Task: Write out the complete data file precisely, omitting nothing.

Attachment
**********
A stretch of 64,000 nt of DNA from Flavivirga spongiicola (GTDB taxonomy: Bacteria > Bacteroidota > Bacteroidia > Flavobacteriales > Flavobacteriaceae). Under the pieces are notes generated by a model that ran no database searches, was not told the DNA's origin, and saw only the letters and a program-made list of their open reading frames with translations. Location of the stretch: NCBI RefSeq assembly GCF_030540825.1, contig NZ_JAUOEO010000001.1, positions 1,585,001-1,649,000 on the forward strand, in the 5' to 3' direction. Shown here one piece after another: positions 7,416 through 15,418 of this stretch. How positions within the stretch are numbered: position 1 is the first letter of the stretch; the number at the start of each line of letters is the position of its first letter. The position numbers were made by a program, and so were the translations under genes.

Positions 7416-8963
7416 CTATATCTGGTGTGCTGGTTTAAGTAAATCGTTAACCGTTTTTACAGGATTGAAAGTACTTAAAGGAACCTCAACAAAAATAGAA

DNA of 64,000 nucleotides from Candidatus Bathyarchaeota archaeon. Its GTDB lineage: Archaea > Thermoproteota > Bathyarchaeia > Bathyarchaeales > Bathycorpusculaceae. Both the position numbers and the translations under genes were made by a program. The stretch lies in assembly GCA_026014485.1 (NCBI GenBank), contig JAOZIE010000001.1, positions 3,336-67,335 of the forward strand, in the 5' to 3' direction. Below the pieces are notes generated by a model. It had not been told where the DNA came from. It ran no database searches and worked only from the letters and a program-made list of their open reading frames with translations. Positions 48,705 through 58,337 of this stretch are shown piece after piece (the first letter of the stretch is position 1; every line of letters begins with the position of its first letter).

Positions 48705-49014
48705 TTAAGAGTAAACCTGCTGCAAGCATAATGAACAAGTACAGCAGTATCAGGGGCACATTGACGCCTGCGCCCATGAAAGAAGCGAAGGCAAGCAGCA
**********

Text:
A stretch of 64,000 nt of DNA from Flavivirga spongiicola (GTDB taxonomy: Bacteria > Bacteroidota > Bacteroidia > Flavobacteriales > Flavobacteriaceae). Under the pieces are notes generated by a model that ran no database searches, was not told the DNA's origin, and saw only the letters and a program-made list of their open reading frames with translations. Location of the stretch: NCBI RefSeq assembly GCF_030540825.1, contig NZ_JAUOEO010000001.1, positions 1,585,001-1,649,000 on the forward strand, in the 5' to 3' direction. Shown here one piece after another: positions 7,416 through 15,418 of this stretch. How positions within the stretch are numbered: position 1 is the first letter of the stretch; the number at the start of each line of letters is the position of its first letter. The position numbers were made by a program, and so were the translations under genes.

Positions 7416-8963
7416 CTATATCTGGTGTGCTGGTTTAAGTAAATCGTTAACCGTTTTTACAGGATTGAAAGTACTTAAAGGAACCTCAACAAAAATAGAA

DNA of 64,000 nucleotides from Candidatus Bathyarchaeota archaeon. Its GTDB lineage: Archaea > Thermoproteota > Bathyarchaeia > Bathyarchaeales > Bathycorpusculaceae. Both the position numbers and the translations under genes were made by a program. The stretch lies in assembly GCA_026014485.1 (NCBI GenBank), contig JAOZIE010000001.1, positions 3,336-67,335 of the forward strand, in the 5' to 3' direction. Below the pieces are notes generated by a model. It had not been told where the DNA came from. It ran no database searches and worked only from the letters and a program-made list of their open reading frames with translations. Positions 48,705 through 58,337 of this stretch are shown piece after piece (the first letter of the stretch is position 1; every line of letters begins with the position of its first letter).

Positions 48705-49014
48705 TTAAGAGTAAACCTGCTGCAAGCATAATGAACAAGTACAGCAGTATCAGGGGCACATTGACGCCTGCGCCCATGAAAGAAGCGAAGGCAAGCAGCA